The church of Jesus Christ is presented in Scripture as God's new society in the world. She is described as that body of people who form a new humanity, distinct from the old humanity, yet having its origin in it. The Christian Church is the ’ecclesia,’ the 'called-out ones'; they are those who have been separated from the world, that is, from life
organised apart from any consideration of God or His Word of truth, to be a peculiar people chosen by the Sovereign God. As such,these 'called-out' people are different from those who have not been ’called-out’ from the world. They have a different outlook in life, observe different principles, serve a different Master, and are going to a different destiny. They are the people of God, the elect.
Now since it is impossible, in this life,to detect exactly who the elect of God are, our Lord teaches us that it is "by their fruits" that they are to be known,(Mt.7:16,20). What they are on the inside will be revealed by what they do outwardly. It may take a long time, even a life-time, for this to appear, but appear it assuredly will. But until that time comes, it is almost impossible to tell among those who make a public profession of faith just who are the true children of God, and who are not. So great care has to be taken so that mistaken judgments are not made before the time, (1 Cor.4:5a; cf.Mt.13:30a).
It seems to be here that the problem of conflict occurs. There are those who claim to be Christians, who believe and say the right things, go to the right places and meetings, and associate with the right people, but who may not be Christians at all. They have all the appearances of being true believers, but alas they are from a different family altogether. And within the church of Christ, these people are accepted as members on a profession of faith. In the church, the wheat and the weeds grow and develop together until harvest, (Mt.13:25); within her bounds, the children of the flesh and those of the Spirit co-habitate, (Gal.4:22,23,29,30).
Further, there is the fact that in the world, there are those who are not God's people just as there are those who are. They share the same planet together, work in the same places, travel on the same roads, live on the same streets, attend the same churches, and do so together. These two distinct groups of people belong to different kingdoms whose rulers are utterly opposed to each other. Therefore the respective members of these kingdoms are automatically involved in a spiritual battle, or conflict, with those who serve the other master. There is a given-ness about this state of affairs that cannot be gainsaid. This is the true situation in which the Christian believer finds himself. God and Satan are at war; and their respective followers are called into and are actively engaged in the battle as well.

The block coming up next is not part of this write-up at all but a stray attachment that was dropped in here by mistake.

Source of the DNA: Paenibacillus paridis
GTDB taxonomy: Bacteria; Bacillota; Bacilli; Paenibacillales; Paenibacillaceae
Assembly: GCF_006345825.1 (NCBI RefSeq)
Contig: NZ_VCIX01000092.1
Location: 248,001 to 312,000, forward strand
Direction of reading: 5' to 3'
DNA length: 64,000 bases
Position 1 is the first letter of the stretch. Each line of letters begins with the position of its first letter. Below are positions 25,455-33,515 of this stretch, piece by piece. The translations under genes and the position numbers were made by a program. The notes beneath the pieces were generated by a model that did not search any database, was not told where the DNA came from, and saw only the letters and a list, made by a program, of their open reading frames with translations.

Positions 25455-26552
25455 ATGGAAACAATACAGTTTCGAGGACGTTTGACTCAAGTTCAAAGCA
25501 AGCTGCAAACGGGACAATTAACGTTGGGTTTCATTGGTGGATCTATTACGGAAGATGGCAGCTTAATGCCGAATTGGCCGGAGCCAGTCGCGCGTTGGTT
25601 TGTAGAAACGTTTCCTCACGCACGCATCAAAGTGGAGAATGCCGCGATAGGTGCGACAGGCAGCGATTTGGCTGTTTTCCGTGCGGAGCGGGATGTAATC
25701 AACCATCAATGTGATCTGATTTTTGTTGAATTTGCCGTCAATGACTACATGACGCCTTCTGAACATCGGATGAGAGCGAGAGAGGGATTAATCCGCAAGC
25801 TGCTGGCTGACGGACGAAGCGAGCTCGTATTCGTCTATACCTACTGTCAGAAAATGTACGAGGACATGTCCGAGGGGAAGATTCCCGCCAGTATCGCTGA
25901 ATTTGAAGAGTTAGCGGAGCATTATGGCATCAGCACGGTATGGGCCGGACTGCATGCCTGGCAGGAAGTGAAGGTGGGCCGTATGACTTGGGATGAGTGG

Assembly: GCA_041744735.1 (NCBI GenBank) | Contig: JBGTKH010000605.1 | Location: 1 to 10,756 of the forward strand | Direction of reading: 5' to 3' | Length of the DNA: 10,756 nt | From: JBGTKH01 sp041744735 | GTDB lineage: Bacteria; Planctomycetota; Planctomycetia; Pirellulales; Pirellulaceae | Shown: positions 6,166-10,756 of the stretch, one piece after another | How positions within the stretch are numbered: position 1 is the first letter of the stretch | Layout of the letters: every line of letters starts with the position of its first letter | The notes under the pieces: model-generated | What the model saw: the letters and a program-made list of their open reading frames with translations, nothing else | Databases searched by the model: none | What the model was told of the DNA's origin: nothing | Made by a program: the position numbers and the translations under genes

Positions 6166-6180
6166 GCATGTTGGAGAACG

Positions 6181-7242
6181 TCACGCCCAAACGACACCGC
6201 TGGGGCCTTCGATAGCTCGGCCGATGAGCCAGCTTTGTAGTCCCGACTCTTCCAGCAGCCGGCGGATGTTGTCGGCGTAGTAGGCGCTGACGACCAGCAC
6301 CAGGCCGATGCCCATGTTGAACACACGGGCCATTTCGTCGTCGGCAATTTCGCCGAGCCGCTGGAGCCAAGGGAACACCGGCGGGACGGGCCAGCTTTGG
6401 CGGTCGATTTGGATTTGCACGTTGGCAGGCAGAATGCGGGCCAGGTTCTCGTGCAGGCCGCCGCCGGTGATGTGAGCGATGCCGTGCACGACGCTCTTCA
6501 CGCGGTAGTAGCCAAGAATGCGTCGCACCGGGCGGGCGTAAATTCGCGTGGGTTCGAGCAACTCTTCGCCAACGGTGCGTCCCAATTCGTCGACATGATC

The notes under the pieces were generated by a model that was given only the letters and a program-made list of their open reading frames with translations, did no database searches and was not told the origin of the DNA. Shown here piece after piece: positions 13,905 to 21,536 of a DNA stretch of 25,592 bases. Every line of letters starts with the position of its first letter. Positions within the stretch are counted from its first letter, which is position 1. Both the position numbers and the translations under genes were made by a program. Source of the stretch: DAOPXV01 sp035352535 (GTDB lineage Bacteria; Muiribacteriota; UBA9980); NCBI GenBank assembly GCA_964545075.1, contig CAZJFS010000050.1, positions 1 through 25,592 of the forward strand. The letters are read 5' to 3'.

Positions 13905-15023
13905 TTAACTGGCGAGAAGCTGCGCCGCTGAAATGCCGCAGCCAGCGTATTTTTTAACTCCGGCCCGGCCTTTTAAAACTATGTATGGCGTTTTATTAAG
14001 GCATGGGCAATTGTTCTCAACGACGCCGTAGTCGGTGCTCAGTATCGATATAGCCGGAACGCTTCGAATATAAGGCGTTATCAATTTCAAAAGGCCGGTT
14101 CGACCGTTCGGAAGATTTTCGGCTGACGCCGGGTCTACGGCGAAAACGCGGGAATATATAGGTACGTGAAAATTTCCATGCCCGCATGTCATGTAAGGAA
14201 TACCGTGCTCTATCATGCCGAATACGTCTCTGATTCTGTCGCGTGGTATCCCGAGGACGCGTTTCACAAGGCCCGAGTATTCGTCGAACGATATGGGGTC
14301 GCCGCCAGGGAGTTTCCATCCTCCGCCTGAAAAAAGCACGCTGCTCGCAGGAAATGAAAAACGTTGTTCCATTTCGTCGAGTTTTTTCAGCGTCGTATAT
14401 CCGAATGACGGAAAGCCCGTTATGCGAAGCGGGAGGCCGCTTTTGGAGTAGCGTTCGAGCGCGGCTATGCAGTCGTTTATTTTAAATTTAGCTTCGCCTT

Given this scenario, it is but inevitable, though surprising, that conflict should arise within the body of Christ on earth. Jesus said, "No one can serve two masters; for either he will hate the one and love the other, or else he will be loyal to the one and despise the other. You cannot serve God and mammon," (Mt.6:24). The sheer impossibility of this ever happening is denied categorically by our Lord. Any man can but serve one master at any one time. The Christian Church is set apart for the exclusive service of the Living God; but when there are those within the church who even hold positions of authority and leadership over God's people, yet who are in the service of another master, conflict will inevitably arise.